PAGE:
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Myeloid immune cells, such as dendritic cells, monocytes, and macrophages, play a central role in the generation of immune responses and thus are often either disabled or even hijacked by tumors. These new tolerogenic activities of tumor-associated myeloid cells are controlled by an oncogenic transcription factor, signal transducer and activator of transcription 3 (STAT3). STAT3 multitasks to ensure tumors escape immune detection by impairing antigen presentation and reducing production of immunostimulatory molecules while augmenting the release of tolerogenic mediators, thereby reducing innate and adaptive antitumor immunity. Tumor-associated myeloid cells and STAT3 signaling in this compartment are now commonly recognized as an attractive cellular target for improving efficacy of standard therapies and immunotherapies. Hereby, we review the importance and functional complexity of STAT3 signaling in this immune cell compartment as well as potential strategies for cancer therapy. Full article
(This article belongs to the Special Issue Advances in Biological Functions of STAT3)
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Open AccessArticle Structure–Activity Relationship of Piplartine and Synthetic Analogues against Schistosoma mansoni and Cytotoxicity to Mammalian Cells
Int. J. Mol. Sci. 2018, 19(6), 1802; https://doi.org/10.3390/ijms19061802
Received: 30 December 2017 / Revised: 23 February 2018 / Accepted: 27 February 2018 / Published: 19 June 2018
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Abstract
Schistosomiasis, caused by helminth flatworms of the genus Schistosoma, is an infectious disease mainly associated with poverty that affects millions of people worldwide. Since treatment for this disease relies only on the use of praziquantel, there is an urgent need to identify
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Schistosomiasis, caused by helminth flatworms of the genus Schistosoma, is an infectious disease mainly associated with poverty that affects millions of people worldwide. Since treatment for this disease relies only on the use of praziquantel, there is an urgent need to identify new antischistosomal drugs. Piplartine is an amide alkaloid found in several Piper species (Piperaceae) that exhibits antischistosomal properties. The aim of this study was to evaluate the structure–function relationship between piplartine and its five synthetic analogues (19A, 1G, 1M, 14B and 6B) against Schistosoma mansoni adult worms, as well as its cytotoxicity to mammalian cells using murine fibroblast (NIH-3T3) and BALB/cN macrophage (J774A.1) cell lines. In addition, density functional theory calculations and in silico analysis were used to predict physicochemical and toxicity parameters. Bioassays revealed that piplartine is active against S. mansoni at low concentrations (5–10 µM), but its analogues did not. In contrast, based on 3-(4,5-dimethylthiazol-2-yl)-2,5-diphenyltetrazolium bromide (MTT) and flow cytometry assays, piplartine exhibited toxicity in mammalian cells at 785 µM, while its analogues 19A and 6B did not reduce cell viability at the same concentrations. This study demonstrated that piplartine analogues showed less activity against S. mansoni but presented lower toxicity than piplartine. Full article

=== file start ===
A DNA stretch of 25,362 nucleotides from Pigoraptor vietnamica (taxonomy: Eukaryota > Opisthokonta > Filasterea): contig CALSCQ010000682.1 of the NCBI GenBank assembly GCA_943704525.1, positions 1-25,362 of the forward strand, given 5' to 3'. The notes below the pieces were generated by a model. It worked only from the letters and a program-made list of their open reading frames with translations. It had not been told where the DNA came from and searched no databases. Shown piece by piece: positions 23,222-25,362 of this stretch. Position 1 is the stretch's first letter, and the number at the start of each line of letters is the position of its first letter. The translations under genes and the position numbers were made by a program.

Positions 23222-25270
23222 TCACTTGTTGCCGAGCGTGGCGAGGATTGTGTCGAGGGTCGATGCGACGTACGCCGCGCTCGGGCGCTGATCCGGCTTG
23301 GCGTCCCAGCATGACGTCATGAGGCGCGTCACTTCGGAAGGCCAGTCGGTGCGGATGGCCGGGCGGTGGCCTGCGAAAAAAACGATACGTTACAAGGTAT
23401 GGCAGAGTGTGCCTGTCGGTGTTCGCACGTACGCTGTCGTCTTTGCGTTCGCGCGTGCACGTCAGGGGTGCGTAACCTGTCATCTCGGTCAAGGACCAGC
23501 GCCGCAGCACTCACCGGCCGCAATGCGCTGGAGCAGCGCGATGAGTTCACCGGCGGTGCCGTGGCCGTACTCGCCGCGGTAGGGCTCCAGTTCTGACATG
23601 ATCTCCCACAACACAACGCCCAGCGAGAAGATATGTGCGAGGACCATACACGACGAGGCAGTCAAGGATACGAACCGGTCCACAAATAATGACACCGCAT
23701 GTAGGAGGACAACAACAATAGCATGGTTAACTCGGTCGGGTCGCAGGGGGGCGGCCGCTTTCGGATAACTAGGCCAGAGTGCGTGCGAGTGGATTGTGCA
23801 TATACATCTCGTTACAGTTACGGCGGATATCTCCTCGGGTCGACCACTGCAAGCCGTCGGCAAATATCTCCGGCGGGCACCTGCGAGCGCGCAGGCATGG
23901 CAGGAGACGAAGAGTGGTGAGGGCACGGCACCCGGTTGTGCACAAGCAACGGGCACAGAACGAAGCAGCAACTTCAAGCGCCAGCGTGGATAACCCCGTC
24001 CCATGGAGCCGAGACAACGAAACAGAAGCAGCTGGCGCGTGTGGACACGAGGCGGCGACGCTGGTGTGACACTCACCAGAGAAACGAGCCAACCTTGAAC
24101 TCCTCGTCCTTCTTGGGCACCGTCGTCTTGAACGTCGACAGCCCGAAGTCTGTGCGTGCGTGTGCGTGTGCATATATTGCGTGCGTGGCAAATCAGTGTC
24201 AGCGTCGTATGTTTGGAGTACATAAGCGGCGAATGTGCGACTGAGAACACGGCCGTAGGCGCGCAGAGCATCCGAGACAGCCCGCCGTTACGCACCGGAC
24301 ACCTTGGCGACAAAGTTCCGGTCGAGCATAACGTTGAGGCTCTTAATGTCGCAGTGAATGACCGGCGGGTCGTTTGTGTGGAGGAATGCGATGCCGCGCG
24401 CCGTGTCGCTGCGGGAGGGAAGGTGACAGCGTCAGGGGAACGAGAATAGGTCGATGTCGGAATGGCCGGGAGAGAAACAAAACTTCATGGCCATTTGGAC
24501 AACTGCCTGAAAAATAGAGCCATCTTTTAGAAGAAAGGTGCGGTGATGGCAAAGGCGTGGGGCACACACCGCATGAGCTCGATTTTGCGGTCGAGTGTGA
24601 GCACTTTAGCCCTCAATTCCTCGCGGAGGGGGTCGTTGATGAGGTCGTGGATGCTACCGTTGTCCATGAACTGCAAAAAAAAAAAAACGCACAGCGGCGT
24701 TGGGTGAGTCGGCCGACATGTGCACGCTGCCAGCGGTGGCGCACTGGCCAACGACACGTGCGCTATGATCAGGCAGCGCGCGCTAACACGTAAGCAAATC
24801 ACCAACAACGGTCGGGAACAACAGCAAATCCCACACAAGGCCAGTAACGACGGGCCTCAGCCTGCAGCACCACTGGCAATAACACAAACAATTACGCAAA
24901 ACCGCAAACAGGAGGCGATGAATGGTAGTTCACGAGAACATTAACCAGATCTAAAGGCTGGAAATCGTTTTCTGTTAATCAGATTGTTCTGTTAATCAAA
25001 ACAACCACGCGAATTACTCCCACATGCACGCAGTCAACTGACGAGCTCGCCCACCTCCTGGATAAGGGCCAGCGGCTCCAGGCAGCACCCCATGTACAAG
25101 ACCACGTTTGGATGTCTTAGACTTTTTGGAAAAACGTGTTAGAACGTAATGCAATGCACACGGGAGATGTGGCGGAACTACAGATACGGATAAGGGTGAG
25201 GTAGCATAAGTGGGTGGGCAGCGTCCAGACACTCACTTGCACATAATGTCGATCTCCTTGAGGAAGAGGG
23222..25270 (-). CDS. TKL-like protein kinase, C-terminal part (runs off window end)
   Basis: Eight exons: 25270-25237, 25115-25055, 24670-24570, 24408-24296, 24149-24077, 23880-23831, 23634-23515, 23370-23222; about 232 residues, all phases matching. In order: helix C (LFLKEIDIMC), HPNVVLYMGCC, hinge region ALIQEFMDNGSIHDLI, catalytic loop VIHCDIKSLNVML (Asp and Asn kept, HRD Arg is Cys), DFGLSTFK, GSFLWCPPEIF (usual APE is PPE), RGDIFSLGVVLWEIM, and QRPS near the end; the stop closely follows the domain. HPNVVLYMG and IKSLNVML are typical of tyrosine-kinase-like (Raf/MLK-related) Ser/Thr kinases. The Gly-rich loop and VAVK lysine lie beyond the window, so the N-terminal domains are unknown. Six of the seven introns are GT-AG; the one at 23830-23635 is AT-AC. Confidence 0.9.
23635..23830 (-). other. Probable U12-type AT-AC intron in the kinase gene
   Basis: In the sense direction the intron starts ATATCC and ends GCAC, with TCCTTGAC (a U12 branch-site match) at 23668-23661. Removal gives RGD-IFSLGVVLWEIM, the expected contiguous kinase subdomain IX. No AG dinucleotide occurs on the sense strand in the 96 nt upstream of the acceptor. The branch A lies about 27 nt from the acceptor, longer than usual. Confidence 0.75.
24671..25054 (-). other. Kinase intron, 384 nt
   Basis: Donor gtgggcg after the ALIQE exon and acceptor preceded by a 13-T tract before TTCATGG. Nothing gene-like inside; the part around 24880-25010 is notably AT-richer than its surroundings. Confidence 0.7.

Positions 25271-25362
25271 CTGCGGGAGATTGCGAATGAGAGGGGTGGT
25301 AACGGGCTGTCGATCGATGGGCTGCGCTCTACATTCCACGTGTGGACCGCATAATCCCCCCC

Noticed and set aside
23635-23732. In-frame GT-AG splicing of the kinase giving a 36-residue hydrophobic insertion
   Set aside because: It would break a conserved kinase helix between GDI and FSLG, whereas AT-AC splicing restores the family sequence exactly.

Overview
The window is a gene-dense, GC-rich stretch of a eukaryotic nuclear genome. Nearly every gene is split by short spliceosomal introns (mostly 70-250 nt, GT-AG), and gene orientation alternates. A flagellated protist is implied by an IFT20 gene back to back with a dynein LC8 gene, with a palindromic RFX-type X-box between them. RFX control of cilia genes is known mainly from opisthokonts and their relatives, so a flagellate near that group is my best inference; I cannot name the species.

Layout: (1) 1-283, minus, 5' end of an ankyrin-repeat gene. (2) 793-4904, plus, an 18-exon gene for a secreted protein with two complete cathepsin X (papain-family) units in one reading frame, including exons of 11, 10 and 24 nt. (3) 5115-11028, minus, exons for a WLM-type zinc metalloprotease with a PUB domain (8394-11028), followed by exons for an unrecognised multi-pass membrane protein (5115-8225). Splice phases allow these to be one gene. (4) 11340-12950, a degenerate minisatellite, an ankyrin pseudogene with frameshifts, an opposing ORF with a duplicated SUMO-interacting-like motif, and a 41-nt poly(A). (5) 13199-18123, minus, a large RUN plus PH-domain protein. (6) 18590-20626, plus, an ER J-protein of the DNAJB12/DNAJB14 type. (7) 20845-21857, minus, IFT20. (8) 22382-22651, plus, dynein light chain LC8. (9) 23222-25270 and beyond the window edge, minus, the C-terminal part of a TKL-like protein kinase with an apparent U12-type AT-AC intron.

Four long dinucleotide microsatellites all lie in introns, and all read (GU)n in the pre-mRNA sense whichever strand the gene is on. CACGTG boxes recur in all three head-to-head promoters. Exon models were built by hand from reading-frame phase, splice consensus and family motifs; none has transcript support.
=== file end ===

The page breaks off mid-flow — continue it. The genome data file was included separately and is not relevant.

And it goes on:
(This article belongs to the Section Biochemistry, Molecular and Cellular Biology)
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Open AccessReview Role of Human Macrophage Polarization in Inflammation during Infectious Diseases
Int. J. Mol. Sci. 2018, 19(6), 1801; https://doi.org/10.3390/ijms19061801
Received: 21 March 2018 / Revised: 4 May 2018 / Accepted: 6 May 2018 / Published: 19 June 2018
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Abstract
Experimental models have often been at the origin of immunological paradigms such as the M1/M2 dichotomy following macrophage polarization. However, this clear dichotomy in animal models is not as obvious in humans, and the separating line between M1-like and M2-like macrophages is rather